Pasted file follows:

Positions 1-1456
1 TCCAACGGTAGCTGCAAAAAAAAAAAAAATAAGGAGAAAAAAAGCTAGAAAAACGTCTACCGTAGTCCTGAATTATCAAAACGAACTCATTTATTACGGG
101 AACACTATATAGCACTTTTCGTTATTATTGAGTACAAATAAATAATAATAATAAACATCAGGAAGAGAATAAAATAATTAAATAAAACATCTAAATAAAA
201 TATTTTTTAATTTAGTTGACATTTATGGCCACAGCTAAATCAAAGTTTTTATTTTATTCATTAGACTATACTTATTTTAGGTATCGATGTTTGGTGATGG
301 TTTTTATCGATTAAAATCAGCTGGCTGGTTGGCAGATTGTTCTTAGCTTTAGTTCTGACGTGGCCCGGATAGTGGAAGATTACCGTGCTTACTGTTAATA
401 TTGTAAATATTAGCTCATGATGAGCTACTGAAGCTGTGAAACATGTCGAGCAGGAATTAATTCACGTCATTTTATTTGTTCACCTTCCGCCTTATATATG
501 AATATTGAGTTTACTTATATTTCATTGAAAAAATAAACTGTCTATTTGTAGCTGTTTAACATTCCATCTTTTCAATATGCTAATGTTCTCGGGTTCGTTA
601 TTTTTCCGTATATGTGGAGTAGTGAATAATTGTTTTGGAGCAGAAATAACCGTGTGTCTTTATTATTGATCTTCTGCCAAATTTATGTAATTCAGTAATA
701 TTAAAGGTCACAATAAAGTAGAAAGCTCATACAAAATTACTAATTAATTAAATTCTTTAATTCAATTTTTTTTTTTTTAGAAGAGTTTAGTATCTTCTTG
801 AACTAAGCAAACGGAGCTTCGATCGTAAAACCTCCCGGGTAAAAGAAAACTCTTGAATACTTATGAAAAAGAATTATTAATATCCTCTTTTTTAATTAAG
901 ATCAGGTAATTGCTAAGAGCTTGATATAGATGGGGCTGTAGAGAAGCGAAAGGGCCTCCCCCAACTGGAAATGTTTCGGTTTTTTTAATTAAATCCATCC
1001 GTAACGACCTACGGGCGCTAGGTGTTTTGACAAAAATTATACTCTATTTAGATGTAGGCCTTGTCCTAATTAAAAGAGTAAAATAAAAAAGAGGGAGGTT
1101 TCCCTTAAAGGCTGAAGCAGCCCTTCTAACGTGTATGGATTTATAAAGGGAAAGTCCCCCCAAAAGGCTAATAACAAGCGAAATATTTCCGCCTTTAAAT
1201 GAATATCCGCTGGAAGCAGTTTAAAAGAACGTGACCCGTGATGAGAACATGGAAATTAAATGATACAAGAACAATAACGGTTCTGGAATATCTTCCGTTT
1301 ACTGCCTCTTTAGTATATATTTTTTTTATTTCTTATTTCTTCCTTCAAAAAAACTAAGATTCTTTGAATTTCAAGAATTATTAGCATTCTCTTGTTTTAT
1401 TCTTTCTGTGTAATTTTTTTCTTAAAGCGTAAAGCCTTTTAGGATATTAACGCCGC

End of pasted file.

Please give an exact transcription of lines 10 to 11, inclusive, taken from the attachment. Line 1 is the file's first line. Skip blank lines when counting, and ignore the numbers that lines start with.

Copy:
801 AACTAAGCAAACGGAGCTTCGATCGTAAAACCTCCCGGGTAAAAGAAAACTCTTGAATACTTATGAAAAAGAATTATTAATATCCTCTTTTTTAATTAAG
901 ATCAGGTAATTGCTAAGAGCTTGATATAGATGGGGCTGTAGAGAAGCGAAAGGGCCTCCCCCAACTGGAAATGTTTCGGTTTTTTTAATTAAATCCATCC